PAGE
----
Posted on Jul 19, 2017, 8 a.m.
Researchers find further evidence that strawberry nutrients may reduce the mental effects of aging.
Salk scientists have uncovered evidence that a natural compound found in strawberries decreases the mental effects of the aging process. The specific compound in question is the antioxidant fisetin. The scientists used a mouse model to replicate premature aging in human beings including Alzheimer's disease. This recent finding builds upon previous evidence that indicated natural compounds in strawberries minimize cognitive deficits as well as inflammation. The findings were recently published in an issue of Journals of Gerontology Series A. The hope is that strawberries' antioxidant fisetin will help treat mental decline stemming from the aging process and conditions such as Alzheimer's and strokes.
Companies have used fisetin in a wide array of health products across the past couple of decades. However, there has not been a considerable number of tests to gauge the legitimacy of this compound in relation to improving health. Salk Cellular Neurobiology Laboratory staff scientist Pamela Maher served as the senior author of the above-referenced study. She states that based on her team's current work, there is an expectation that fisetin might prove helpful at preventing all sorts of age-related neurodegenerative diseases. She is adamant that the scientific community should perform a rigorous study of this antioxidant.
Maher also works in David Schubert's lab. Schuber is the head of the Salk Cellular Neurobiology lab. He has been studying fisetin across an entire decade. Prior research by this lab determined fisetin decreases memory loss linked to Alzheimer's in mice that were genetically altered to develop this crippling disease. However, this study keyed in on genetic AD that accounts for about two percent of cases.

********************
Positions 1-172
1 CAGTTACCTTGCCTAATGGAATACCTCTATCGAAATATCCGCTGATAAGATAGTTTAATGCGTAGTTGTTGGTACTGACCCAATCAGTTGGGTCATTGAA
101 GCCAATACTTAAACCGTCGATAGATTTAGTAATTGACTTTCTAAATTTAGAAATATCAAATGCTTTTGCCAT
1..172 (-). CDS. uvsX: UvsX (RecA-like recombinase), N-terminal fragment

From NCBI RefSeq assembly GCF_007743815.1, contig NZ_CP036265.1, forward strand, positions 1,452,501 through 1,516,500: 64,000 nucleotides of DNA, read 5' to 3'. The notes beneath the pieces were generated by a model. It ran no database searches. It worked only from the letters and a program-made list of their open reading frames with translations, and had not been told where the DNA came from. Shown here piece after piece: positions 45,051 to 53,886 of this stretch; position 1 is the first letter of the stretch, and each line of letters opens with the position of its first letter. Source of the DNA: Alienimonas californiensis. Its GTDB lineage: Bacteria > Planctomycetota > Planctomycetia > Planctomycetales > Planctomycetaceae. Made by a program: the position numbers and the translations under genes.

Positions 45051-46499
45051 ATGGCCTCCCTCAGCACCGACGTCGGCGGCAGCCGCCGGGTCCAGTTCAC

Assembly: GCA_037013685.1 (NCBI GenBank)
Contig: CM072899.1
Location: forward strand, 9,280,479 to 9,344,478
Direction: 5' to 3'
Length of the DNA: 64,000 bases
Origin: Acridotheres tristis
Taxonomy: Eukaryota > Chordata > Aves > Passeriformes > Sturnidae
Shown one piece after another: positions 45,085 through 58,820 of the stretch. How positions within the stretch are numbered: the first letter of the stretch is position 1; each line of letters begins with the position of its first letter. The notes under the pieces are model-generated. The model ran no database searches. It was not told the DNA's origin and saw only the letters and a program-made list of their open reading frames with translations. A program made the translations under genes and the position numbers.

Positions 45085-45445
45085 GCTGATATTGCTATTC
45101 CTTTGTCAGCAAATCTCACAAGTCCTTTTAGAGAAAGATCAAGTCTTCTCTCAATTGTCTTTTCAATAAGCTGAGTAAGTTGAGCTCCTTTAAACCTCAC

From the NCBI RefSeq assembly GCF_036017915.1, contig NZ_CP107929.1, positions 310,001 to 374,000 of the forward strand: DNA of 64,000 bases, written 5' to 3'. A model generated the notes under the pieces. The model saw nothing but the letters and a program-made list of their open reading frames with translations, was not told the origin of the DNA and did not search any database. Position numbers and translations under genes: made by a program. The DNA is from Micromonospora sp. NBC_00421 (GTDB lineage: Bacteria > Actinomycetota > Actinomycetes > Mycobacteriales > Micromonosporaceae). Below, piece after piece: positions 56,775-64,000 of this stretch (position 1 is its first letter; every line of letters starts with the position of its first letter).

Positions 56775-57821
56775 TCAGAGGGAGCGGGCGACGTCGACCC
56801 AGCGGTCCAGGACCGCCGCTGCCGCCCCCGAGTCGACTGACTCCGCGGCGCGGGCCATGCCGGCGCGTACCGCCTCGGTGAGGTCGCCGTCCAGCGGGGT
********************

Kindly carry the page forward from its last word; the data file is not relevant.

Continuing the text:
The larger risk factor for developing sporadic AD and a number of other neurodegenerative disorders is age. Maher used a strain of lab mice that prematurely aged to gain a better understanding of sporadic AD. When these mice reached an age of 10 months, they usually displayed signs of cognitive as well as physical decline not observed in regular mice until they reached two years of age.
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The Salk scientists fed three-month-old prematurely aging mice a dose of fisetin each day. This dose was provided across a seven-month span. A separate group of prematurely aging mice was provided with the same food yet fisetin was not included. During this study period, the mice were subjected to memory and activity tests. The scientists studied levels of proteins in mice related to brain function, inflammation, and responses to stress.
When the mice in the study reached 10 months, the differences between the two groups proved eye-opening to say the least. Mice that were not provided with fisetin endured difficulties with the cognitive tests. They also displayed elevated stress markers and higher levels of inflammation. The brain cells known as microglia and astrocytes that are typically anti-inflammatory spurred excessive inflammation.
Alternatively, mice provided with fisetin did not display major differences in cognitive ability, inflammatory or behavior markers at the 10-month mark when compared to a group of three-month-old mice with the same condition who were untreated. Furthermore, there was no evidence that acute toxicity existed in mice treated with fisetin. This was also true for mice provided with high doses of fisetin.
Though mice are not exactly the same as human beings, the Salk scientists believe fisetin deserves a closer look. It might prove quite effective in treating sporadic AD in humans and also decreasing cognitive effects tied to the aging process. Maher is looking to team up with another group to complete fisetin clinical trials with human beings.
Antonio Currais, Catherine Farrokhi, Richard Dargusch, Aaron Armando, Oswald Quehenberger, David Schubert, Pamela Maher. Fisetin Reduces the Impact of Aging on Behavior and Physiology in the Rapidly Aging SAMP8 Mouse. The Journals of Gerontology: Series A, 2017; DOI: 10.1093/gerona/glx104